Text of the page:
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Philippines denies China for erecting floating barrier in volatile South China Sea

Philippines denies China for erecting floating barrier in volatile South China Sea

Philippines denies China for erecting floating barrier in volatile South China Sea

Philippines denies China for erecting floating barrier in volatile South China Sea

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  • Philippines denies China for erecting floating barrier in volatile South China Sea.
  • This barrier prevented Filipino fishing boats from entering the area.
  • The barrier was discovered during a routine maritime patrol.
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The Philippines expressed its condemnation of the Chinese coast guard’s placement of what it described as a “floating barrier” in a disputed region of the South China Sea on Sunday.

The Philippines alleged that this barrier prevented Filipino fishing boats from entering the area and conducting fishing activities.

The Philippine coast guard spokesperson, Jay Tarriela, made this statement on X (formerly Twitter) and revealed that the barrier was discovered during a routine maritime patrol on Friday. The barrier was reported to be approximately 300 meters (984 feet) long.

In the statement, the Philippine coast guard and the Bureau of Fisheries and Aquatic Resources strongly denounced the installation of the floating barrier by the China coast guard in the Southeast portion of Bajo de Masinloc.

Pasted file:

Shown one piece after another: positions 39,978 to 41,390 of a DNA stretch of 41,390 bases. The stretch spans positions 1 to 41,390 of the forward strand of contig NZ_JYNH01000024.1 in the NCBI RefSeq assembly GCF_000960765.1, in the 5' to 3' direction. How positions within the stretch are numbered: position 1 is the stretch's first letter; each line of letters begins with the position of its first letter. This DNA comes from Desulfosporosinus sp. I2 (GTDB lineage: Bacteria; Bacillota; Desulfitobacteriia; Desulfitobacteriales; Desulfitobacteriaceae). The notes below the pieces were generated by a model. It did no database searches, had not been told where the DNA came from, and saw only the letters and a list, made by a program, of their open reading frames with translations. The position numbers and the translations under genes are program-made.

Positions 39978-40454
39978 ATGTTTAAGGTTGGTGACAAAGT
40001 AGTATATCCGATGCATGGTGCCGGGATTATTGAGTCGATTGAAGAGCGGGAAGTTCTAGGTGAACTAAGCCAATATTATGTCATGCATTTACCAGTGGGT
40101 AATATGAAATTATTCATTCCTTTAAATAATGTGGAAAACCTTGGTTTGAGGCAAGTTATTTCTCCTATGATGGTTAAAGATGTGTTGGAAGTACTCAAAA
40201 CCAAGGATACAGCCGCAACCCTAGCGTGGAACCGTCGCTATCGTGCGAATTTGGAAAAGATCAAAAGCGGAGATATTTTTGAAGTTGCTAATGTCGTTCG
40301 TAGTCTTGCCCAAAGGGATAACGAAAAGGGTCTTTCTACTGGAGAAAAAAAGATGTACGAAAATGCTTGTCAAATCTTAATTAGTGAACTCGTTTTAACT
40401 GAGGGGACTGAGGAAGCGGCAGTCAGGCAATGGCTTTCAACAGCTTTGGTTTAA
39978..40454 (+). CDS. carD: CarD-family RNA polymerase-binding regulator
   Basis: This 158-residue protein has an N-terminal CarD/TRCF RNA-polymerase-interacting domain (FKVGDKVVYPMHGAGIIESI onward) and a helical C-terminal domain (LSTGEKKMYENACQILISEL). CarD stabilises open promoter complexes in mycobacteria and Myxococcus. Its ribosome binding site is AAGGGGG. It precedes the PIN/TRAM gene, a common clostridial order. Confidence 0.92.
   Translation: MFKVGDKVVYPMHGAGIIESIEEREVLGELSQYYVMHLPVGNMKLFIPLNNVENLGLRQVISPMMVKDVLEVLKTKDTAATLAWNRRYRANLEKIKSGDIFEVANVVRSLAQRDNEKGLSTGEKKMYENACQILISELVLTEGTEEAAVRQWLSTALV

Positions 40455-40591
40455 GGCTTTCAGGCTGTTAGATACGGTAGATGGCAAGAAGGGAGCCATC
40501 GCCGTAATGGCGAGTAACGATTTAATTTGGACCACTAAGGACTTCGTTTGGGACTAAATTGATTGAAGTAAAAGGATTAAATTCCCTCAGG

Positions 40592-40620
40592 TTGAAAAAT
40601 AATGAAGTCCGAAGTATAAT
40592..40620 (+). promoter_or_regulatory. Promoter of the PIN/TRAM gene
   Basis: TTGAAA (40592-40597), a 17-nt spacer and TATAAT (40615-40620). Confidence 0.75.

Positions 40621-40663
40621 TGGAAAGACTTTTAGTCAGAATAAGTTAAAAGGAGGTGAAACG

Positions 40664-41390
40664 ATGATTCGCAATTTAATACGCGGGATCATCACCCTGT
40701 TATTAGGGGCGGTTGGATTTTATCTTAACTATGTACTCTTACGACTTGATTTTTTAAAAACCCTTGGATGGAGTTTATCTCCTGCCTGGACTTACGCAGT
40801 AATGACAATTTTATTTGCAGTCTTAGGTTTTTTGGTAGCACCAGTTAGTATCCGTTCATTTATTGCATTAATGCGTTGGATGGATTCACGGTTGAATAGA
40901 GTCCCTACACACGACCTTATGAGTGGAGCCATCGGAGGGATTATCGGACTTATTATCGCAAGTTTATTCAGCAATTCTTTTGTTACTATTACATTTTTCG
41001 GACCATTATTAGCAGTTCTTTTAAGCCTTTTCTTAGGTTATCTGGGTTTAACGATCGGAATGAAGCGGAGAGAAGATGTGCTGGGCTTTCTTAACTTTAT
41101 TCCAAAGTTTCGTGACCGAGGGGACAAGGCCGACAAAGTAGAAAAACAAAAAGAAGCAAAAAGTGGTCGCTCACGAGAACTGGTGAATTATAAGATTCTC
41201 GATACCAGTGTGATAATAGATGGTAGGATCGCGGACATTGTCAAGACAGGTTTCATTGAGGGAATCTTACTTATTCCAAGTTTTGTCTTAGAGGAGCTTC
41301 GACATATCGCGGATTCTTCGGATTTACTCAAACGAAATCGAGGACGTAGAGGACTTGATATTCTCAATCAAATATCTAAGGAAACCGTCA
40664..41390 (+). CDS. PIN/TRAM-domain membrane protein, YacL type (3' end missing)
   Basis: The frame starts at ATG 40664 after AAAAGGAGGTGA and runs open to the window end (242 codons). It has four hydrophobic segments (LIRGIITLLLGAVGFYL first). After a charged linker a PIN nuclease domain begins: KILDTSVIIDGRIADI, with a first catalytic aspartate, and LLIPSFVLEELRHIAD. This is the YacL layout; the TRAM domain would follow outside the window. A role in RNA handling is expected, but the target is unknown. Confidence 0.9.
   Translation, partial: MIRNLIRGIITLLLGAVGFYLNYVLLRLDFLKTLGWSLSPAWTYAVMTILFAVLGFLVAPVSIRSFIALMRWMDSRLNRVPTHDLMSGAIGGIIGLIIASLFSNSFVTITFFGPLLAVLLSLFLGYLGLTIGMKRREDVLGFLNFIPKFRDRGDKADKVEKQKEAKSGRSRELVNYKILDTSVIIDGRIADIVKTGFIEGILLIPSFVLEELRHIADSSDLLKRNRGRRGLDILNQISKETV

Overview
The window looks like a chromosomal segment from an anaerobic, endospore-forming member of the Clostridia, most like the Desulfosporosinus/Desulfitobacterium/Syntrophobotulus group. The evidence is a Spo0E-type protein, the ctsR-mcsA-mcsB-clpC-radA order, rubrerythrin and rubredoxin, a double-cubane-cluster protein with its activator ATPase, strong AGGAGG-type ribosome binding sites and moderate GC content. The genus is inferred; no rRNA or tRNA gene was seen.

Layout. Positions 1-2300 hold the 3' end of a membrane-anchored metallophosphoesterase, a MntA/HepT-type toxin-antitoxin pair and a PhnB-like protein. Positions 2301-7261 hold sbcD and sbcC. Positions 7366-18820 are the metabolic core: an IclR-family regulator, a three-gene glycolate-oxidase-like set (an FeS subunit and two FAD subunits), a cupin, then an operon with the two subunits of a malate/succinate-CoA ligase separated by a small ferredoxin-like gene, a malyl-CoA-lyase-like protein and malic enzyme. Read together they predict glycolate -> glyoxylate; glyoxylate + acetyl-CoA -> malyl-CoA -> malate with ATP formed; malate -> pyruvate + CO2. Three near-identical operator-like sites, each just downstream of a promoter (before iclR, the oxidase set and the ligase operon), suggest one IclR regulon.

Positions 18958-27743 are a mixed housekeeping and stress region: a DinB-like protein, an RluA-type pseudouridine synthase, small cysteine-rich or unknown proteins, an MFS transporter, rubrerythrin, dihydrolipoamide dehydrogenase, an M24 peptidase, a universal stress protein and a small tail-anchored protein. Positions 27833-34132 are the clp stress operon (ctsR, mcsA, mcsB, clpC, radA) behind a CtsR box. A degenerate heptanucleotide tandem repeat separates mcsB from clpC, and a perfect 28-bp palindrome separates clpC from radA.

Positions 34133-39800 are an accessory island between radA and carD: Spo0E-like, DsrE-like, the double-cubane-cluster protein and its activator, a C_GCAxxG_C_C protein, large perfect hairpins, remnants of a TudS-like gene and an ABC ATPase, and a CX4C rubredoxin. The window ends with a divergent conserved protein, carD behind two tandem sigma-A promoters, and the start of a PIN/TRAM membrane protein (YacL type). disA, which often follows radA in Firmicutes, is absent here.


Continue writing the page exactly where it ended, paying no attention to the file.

They asserted that this action deprived Filipino fishermen of their livelihoods by obstructing their access to the shoal.

Tarriela shared photos of the alleged floating barrier and claimed that it had been installed by three Chinese coast guard boats and a Chinese maritime militia service boat following the arrival of a Philippine government vessel in the area.

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This incident follows the Philippine coast guard’s earlier sharing of footage showing extensive damage to coral reefs, which led to accusations against China for causing significant environmental degradation in the area.

Tarriela mentioned that the presence of crushed corals suggested potential dumping, possibly involving previously processed and cleaned corals that were returned to the seabed.

When asked about these allegations, China’s foreign ministry dismissed them as “false and groundless” and advised the Philippine authorities not to use fabricated information for political purposes.

According to Filipino fishermen, Chinese vessels often install floating barriers when monitoring a large number of Filipino fishermen in the area.

Bajo de Masinloc, also known as the Scarborough Shoal, is a strategically important reef and fishing ground located west of the Philippine island of Luzon. It is subject to territorial disputes in the South China Sea.

China has not yet issued a public response to these allegations, and is seeking a response from China’s Ministry of Foreign Affairs. The South China Sea remains a contentious region with various territorial disputes.

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